As soon as war was declared it was realised that the conflict would place unparalleled strains on the county and lead to suffering and hardship at home as well as at the front. It was originally feared that strains on the economy would lead to a rise in unemployment though in fact this proved a false alarm. Even so, pressures on families because of the enlistment of the main breadwinner or the rising price of food and fuel rose through the war.
To alleviate hardship, the County Committee for the Prevention and Relief of Distress in the War was established in 1914. It included representatives from Surrey County Council, local Boards of Guardians, District Councils, the Territorial Association, the County Branches of the Soldiers and Sailors Families Association and the British Red Cross Society, Labour Exchanges, employers, trades unions and philanthropic agencies. At parish level too 103 local emergency committees were set up in the early months. They raised money for the County Fund inaugurated by the Lord Lieutenant of Surrey, Lord Ashcombe, in August 1914, and also provided direct support for local cases of distress. One such committee was the Lingfield Area Emergency Committee, whose surviving records, 1915-1919, detail its efforts on behalf of local hospitals and convalescent homes and in support of Belgian refugees in the area.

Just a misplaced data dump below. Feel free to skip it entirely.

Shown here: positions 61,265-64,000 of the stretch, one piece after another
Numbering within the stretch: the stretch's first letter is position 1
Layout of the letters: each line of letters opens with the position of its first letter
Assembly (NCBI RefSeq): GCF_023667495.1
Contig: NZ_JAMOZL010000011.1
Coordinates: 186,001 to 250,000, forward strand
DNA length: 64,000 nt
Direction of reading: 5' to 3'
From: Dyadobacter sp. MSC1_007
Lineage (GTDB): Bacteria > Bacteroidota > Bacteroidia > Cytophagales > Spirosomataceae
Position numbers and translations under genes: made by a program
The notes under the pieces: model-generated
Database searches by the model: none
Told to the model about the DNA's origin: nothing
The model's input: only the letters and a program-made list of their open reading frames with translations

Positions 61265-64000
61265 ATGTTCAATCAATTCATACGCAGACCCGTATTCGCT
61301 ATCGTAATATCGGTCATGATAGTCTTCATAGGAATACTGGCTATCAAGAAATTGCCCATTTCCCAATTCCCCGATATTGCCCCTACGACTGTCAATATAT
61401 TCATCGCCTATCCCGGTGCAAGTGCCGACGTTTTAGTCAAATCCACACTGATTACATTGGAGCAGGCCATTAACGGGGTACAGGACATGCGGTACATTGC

The Lord Lieutenant’s Fund sought to raise money across Surrey for four chief causes: the National Relief Fund (Prince of Wales’ Fund); the Surrey Branch of the British Red Cross Society for support of war hospitals and homes; the Soldiers’ and Sailors’ Families Association (Surrey); and the needs of the county in connection with the County Committee for the Prevention and Relief of Distress caused by the War. Though not directly involved in the relief of individual cases of hardship, its money raising activities continued throughout the war, finally being wound up in 1920.